5. Hi, great information, love the photos, congrats. I have grown tomatoes in containers and in the garden and had success with both. Best tip I was given was to pick tomatoes when just starting to colour and ripen in the kitchen. Seemed to work OK had great tasting tomatoes.
    how to grow tomatoes

  6. I never seen Tomatoes in such condition..Thanks for making us aware of catfacing..It gives completely different to look to Tomato althought it doesn't affect their still but still we should take care of the things which are mentioned above to protect our Tomatoes from Catfacing..

  7. Quite a few of our initial tomatoes have terrible catfacing. Our beds are above the ground, and I'm suspicious that we don't have our watering correct yet. We installed dripper hoses this year that take about 2 hours to leave a sufficient looking moisture ring around each plant and feel well-watered to touch. Our pattern has been to water every other day but the soil gets dry on the off days. Is it better to keep the soil moist every day, or are we watering too often. Also, although our plant leaves are beautiful green and healthy-looking, some are curling on days when the soil dries out.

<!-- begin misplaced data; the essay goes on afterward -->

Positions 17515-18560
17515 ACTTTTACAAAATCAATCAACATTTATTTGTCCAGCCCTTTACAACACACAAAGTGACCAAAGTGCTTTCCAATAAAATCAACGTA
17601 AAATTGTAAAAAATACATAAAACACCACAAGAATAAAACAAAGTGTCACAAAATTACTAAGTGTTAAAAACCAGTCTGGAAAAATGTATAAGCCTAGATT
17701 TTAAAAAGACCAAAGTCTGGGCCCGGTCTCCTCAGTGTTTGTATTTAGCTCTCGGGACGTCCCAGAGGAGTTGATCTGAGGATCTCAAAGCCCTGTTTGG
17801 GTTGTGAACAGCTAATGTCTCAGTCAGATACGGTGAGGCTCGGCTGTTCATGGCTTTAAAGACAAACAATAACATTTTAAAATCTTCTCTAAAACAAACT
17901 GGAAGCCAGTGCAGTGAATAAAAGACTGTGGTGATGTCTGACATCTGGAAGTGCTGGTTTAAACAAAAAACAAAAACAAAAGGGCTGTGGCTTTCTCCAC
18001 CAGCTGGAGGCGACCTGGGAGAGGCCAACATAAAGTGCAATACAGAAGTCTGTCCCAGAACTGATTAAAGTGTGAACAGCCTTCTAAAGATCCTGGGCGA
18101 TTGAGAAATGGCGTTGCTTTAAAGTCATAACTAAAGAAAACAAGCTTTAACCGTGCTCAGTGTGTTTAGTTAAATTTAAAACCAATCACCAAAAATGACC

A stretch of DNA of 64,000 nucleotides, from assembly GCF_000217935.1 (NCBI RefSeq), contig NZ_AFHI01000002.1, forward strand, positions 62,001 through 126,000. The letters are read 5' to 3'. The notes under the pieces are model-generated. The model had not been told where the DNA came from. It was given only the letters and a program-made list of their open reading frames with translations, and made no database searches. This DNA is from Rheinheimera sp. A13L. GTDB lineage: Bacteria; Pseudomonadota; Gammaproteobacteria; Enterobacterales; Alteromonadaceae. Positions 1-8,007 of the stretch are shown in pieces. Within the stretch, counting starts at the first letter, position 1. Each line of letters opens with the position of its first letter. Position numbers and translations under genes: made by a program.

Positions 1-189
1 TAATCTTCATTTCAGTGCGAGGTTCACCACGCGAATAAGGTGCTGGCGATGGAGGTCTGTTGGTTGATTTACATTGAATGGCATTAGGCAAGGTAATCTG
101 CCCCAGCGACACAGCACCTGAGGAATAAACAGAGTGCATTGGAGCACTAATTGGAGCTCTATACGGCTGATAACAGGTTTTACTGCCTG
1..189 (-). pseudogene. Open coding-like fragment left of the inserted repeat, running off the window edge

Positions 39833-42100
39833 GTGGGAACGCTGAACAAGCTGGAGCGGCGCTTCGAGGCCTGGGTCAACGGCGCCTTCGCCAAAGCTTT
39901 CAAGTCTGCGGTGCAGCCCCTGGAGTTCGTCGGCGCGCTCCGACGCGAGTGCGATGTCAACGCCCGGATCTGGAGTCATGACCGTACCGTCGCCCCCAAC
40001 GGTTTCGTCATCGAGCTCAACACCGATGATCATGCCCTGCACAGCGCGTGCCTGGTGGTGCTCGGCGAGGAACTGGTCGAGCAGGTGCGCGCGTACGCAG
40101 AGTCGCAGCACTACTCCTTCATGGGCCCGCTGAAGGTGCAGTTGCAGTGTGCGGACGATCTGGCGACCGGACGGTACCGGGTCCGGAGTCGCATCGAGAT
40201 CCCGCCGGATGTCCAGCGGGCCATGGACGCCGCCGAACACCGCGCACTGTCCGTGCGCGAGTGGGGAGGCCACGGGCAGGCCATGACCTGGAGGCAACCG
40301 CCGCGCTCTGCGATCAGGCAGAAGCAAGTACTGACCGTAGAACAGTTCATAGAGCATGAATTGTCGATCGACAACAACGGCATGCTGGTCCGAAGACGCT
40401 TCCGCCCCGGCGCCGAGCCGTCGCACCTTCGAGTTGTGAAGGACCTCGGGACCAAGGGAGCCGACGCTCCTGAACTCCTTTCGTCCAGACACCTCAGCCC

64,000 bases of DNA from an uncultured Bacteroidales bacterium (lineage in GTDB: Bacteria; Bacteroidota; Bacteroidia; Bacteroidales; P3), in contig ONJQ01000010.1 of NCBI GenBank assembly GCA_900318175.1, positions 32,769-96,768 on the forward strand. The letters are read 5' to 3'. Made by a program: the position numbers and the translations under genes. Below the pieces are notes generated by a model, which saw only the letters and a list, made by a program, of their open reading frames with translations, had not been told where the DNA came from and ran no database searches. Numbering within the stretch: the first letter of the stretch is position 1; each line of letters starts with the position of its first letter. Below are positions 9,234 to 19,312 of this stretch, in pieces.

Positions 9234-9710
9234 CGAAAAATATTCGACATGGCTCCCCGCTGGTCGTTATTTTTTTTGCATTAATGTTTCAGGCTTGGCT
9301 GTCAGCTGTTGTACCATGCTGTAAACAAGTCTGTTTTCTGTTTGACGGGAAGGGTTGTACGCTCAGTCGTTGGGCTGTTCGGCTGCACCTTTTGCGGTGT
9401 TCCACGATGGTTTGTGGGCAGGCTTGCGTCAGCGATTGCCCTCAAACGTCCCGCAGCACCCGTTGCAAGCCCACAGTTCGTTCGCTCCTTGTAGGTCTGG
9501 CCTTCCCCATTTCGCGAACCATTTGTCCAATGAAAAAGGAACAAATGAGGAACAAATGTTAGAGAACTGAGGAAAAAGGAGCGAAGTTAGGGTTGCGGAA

Appreciate any help with this

  8. It sounds like you still haven't hit the sweet spot with watering yet. I'm not sure the catfacing is caused by the watering however; it could just as easily be the variety. As for watering, they like a lot of water, delivered consistently. A mature beefsteak tomato can transpirate 1.5 gallons of water daily. So remember that the water requirements will significantly rise when the plant gets bigger. I'm afraid, though, that nothing will change catfacing once it starts. The process begins very early in the fruit's development and only become visible as the tomato matures.